View Article: PubMed Central - HTML - PubMed

Affiliation: Department of Nephrology, University of Leipzig, Phillip-Rosenthal-Str, 27, Leipzig, Germany. rpliquett@endothel.de

ABSTRACT

Background: Calciphylaxis cutis is characterized by media calcification of arteries and, most prominently, of cutaneous and subcutaneous arterioles occurring in renal insufficiency patients.

Case report: A 53-year-old woman with chronic cardiac and renal failure complained of painful crural, non-varicosis ulcers. She was hospitalized in an immobilized condition due to both the crural ulcerations and the existing heart-failure state (NYHA III-IV) having pleural and pericardial effusions, atrial fibrillation and weight loss of 30 kg over the past year. Despite normalization of calcium-phosphorus balance and improvement of renal function, the clinical course of crural ulcerations deteriorated during the following 3 months. After failure of surgical debridements, multiple courses of sterile-maggot therapy were introduced at a late stage to stabilize the wounds. The patient died of recurrent wound infections and sepsis paralleled by exacerbations of renal malfunction.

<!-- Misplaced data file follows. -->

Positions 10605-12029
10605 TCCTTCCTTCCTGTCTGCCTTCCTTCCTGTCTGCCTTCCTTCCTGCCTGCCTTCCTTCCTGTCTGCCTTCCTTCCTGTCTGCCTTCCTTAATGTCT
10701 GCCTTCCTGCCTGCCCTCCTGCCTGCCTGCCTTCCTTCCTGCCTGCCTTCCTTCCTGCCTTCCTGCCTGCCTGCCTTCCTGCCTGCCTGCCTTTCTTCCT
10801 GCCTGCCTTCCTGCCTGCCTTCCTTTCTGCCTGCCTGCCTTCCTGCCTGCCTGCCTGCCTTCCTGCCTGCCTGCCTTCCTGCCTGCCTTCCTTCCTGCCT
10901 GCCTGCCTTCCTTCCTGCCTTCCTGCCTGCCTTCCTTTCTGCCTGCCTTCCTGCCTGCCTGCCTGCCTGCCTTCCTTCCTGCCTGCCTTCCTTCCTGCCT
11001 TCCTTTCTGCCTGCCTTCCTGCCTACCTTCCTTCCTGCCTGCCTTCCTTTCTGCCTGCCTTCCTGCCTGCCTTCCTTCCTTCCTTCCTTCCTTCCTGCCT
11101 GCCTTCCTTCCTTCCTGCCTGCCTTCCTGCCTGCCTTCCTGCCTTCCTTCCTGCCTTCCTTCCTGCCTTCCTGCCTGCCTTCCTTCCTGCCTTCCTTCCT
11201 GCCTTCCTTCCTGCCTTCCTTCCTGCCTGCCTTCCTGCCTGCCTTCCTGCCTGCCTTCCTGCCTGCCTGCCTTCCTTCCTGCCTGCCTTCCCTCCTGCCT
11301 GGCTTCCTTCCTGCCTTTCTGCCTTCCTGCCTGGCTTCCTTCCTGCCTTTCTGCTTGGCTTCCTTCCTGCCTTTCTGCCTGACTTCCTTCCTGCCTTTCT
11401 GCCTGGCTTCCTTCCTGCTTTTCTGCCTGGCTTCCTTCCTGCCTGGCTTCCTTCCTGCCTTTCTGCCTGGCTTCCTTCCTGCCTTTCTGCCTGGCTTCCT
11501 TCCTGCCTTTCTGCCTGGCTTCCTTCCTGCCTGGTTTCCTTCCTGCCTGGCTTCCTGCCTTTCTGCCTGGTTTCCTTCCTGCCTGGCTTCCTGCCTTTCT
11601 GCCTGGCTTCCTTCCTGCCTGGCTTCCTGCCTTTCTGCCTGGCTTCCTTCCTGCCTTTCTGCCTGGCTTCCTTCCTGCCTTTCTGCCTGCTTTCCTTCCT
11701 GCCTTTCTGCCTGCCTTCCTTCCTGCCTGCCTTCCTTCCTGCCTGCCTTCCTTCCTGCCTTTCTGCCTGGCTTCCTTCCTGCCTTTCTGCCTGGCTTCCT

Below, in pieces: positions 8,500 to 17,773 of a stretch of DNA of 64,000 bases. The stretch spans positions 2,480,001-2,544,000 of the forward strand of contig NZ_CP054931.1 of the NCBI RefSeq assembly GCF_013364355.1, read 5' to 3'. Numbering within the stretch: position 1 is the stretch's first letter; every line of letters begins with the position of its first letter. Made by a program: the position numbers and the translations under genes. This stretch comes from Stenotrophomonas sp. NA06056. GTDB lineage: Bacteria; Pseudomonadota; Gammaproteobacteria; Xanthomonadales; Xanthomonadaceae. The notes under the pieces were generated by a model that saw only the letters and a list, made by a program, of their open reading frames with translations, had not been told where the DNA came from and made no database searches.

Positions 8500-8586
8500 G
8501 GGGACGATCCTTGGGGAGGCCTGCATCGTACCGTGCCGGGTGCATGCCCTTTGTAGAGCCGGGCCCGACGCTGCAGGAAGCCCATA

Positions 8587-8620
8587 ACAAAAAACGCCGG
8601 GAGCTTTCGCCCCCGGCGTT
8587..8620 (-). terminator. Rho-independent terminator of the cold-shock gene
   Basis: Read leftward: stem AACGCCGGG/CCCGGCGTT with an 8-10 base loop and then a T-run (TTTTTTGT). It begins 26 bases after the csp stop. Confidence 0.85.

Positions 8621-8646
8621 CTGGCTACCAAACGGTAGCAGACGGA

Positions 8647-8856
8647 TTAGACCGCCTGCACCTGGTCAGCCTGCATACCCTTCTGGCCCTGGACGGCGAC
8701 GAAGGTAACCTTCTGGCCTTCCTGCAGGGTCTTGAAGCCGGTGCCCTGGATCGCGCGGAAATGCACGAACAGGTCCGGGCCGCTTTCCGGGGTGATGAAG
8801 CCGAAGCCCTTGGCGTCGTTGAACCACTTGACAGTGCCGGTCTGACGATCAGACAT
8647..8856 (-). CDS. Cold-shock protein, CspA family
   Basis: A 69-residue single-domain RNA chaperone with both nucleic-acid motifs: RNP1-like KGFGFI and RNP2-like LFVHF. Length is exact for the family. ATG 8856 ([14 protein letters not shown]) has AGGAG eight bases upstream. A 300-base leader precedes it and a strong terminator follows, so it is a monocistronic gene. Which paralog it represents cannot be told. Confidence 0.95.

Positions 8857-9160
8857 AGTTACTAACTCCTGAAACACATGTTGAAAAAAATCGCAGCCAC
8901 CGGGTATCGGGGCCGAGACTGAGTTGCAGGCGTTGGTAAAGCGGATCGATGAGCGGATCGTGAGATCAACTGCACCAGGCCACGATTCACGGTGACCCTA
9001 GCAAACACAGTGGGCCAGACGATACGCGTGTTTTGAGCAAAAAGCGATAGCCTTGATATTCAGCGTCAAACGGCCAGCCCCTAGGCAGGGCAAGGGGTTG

Conclusions: The role of renal disease in vascular complications is discussed. Sterile-maggot debridement may constitute a therapy for the ulcerated calciphylaxis at an earlier stage, i.e. when first ulcerations appear.

Show MeSH
Related in: MedlinePlus